Plans for soccer complex on eastern edge of Lawrence moving forward again
photo by: Chad Lawhorn/Journal-World photo
Basketball may be king in Lawrence, but soon soccer may be the first sport you see coming into town. Plans for a new soccer complex along the South Lawrence Trafficway east of Lawrence are moving forward again.
I reported in 2016 on plans to convert a farm field just west of the water ski lake along Kansas Highway 10 into a soccer complex that would include five full fields. Then the project never materialized.
“It has been quite a task,” said Joe Comparato, who is the lead organizer for the project. “It started with a couple of coaches wanting to put some fields in to train, and we have sure learned a lot since then.”
They learned there is engineering work to be done, floodplain permits to be pulled and a host of other requirements that are part of the development process. But the group has stuck with it, and Comparato said the engineering and permit work is now done. He hopes to break ground on the project in the spring and be open in the fall.
Comparato is the director of the Lawrence-based Jambars Futbol club. (Futbol means soccer, nil-nil means the game is still scoreless, and offsides means . . . well, I’ll have to get back to you on that.) Jambars will be one of the main users of the complex. Jambars provides training and teams for youth from kindergarten through high school. Since the nonprofit club opened in 2015, it has had about 230 players, but the number would be a lot more if it had the space to provide training and additional games, Comparato said.
“We hope to double or triple that amount once we get into the facility,” Comparato said.
photo by: Courtesy: Lawrence-Douglas County Planning Department
The Lawrence Adult Soccer League also plans to use the facility, Comparato said. That organization has about 900 members and currently can’t play all the games it wants because of limited field space. Comparato said the league is expected to go from about 10 to 12 games per weekend to 18 to 24 games per weekend, once the facility is opened.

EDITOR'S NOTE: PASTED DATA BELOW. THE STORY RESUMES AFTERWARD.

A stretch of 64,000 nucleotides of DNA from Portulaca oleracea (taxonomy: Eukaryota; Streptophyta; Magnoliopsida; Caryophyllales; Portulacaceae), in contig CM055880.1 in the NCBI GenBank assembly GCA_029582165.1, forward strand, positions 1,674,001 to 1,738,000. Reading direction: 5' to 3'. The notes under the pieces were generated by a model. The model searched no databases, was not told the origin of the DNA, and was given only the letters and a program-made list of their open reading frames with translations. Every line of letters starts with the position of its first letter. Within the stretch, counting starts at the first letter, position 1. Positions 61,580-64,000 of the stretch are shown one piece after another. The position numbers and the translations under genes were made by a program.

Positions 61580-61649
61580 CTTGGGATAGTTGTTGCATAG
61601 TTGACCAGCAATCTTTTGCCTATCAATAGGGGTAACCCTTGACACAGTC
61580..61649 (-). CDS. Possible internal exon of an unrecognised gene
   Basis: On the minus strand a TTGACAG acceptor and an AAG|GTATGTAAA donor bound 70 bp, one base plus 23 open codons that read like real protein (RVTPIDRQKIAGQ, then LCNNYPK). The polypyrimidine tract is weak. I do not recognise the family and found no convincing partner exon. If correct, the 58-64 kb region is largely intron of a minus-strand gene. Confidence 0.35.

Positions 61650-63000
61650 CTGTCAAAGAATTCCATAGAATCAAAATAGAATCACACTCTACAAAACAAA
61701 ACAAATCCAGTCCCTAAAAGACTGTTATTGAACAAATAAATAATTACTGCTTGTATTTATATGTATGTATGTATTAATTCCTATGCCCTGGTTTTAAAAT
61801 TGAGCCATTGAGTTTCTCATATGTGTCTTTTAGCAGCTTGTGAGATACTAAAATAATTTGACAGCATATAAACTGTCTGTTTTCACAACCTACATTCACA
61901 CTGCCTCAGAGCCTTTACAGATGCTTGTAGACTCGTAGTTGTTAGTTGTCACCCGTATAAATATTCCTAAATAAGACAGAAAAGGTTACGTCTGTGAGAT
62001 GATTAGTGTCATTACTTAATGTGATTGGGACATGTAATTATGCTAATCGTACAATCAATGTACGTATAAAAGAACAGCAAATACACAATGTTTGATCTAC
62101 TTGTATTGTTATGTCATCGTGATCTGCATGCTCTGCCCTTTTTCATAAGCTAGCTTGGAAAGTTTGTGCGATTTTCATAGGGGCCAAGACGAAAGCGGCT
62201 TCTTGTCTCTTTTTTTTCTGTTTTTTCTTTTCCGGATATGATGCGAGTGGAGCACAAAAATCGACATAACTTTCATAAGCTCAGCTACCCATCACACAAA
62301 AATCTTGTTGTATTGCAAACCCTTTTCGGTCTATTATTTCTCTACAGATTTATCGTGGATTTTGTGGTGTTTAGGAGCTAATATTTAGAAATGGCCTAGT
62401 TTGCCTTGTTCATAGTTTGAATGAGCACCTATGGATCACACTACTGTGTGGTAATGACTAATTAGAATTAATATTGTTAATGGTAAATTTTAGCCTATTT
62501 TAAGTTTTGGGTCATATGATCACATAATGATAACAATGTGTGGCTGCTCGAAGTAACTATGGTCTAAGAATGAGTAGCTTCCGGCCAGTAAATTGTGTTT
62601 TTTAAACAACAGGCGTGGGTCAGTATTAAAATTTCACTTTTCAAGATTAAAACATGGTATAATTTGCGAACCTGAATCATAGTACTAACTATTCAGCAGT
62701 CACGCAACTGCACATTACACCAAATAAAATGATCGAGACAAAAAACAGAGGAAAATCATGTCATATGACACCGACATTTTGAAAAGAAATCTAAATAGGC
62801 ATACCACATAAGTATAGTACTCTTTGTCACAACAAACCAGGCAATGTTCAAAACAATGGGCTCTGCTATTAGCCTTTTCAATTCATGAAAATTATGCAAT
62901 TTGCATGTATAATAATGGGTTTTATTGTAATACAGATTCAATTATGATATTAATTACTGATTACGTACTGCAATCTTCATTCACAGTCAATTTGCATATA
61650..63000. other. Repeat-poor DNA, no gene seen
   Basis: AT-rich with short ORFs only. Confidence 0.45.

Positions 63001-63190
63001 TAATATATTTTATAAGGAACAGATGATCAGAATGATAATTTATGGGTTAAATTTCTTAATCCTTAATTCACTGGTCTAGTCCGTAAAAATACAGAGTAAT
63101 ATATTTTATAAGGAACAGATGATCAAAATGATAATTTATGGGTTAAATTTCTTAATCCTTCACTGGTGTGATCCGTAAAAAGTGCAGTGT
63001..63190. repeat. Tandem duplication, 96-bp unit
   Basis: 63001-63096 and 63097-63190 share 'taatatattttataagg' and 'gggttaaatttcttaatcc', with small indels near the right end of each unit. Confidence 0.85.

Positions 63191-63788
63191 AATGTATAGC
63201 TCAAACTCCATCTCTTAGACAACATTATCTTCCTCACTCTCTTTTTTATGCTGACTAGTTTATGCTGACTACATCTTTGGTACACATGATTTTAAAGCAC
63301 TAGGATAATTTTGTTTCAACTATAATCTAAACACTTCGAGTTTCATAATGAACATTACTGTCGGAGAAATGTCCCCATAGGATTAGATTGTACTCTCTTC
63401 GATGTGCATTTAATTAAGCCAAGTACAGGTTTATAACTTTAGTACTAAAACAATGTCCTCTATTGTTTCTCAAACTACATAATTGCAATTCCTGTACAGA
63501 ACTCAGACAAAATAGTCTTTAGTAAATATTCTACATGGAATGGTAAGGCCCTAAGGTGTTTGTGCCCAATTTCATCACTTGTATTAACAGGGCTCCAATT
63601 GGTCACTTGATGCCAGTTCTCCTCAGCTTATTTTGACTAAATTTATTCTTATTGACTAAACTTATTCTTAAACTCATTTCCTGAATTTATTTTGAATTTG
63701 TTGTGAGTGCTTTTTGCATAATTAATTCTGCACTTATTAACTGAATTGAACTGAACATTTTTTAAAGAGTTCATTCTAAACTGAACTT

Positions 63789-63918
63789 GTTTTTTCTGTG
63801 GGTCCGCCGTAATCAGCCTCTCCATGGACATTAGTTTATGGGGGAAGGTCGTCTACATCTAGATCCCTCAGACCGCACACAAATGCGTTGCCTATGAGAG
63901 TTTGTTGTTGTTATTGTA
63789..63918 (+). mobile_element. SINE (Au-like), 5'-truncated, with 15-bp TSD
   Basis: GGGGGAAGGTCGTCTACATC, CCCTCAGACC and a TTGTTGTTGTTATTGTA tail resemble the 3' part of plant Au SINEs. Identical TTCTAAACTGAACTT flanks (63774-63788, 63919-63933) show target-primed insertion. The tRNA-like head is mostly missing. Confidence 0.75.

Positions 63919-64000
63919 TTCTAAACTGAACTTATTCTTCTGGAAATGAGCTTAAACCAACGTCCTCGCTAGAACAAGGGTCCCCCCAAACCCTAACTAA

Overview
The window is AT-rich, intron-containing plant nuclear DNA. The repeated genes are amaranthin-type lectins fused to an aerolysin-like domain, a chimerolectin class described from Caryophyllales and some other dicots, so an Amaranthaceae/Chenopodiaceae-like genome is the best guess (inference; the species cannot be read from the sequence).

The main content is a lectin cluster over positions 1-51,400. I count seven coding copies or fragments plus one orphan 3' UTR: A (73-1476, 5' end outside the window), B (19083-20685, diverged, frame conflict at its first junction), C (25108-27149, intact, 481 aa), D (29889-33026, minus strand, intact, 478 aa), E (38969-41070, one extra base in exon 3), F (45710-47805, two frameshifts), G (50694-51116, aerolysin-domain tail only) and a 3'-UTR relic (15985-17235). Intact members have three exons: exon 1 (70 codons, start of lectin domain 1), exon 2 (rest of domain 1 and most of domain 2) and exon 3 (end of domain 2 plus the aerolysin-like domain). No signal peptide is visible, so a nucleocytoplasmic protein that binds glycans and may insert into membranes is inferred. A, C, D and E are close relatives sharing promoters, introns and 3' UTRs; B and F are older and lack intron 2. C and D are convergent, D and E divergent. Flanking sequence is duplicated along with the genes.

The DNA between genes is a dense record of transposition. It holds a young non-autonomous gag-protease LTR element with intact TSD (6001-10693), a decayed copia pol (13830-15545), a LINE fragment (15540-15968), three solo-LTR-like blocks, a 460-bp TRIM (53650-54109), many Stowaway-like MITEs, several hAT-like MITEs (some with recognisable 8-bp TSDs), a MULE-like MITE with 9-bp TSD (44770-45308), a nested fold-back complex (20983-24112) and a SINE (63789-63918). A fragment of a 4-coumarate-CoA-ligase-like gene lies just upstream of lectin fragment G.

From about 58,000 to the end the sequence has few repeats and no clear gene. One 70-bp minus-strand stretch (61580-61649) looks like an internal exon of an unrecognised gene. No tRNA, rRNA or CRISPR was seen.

The third group to use the facility will be the Bishop Seabury boys and girls soccer programs, which Comparato coaches. The private school currently uses a city field at the sports complex at Clinton Lake.
Unlike some soccer complexes in neighboring communities, the project is being funded entirely with private funds and without tax incentives. Comparato said the three main tenants would provide rental fees to the complex and some tournaments would attract regional teams that also would produce income for the complex.
Comparato also hopes to develop an active sponsorship program for the complex and thinks its location will play well for that cause. Tens of thousands of motorists going between Johnson County and Lawrence each day will see the complex along K-10.
If you are still confused about the location, the complex is on the south side of K-10, just east of the Lawrence city limits. It is right near the mass of bridges and looped entrance and exit ramps that were built as part of the South Lawrence Trafficway project.
You can’t get to the complex site directly off of the highway. Instead, most people will get to the site by using Noria Road, which is the city/county street that runs just east of the East Hills Business Park. Noria Road, also known as East 1750 Road, travels over K-10 via bridge. Once you get over that bridge, the entrance to the complex will be on the right. More specifically, the entrance to the complex will be that intersection of East 1750 Road and North 1300 Road.
Longer term, city and county plans call for 31st Street to be paved and widened all the way out to that area. Comparato thinks the area has great potential to be a recreation hub. Just east of the proposed soccer site is the small lake that already is used by a local water ski club. The area has another 40 to 80 acres that easily could be converted to other outdoor recreation uses.
“We hope that our little project can catapult that corner into something really cool,” he said.
As for other details about the project, its name will be Calcio Village (“calcio” is an Italian reference for soccer). The site plan below shows the general layout of the fields and parking arrangements. The site will include a couple of small modular buildings to house offices and meeting space for the soccer academy, Comparato said. When the site hosts tournaments, he said it likely would use food trucks to provide concessions. The site has most of its land use approvals in place from the county. It was granted a conditional use permit when it applied back in 2016. It currently has a site plan before the planning department that revises the layout of the fields slightly to accommodate changes that had to be made for the stormwater detention areas.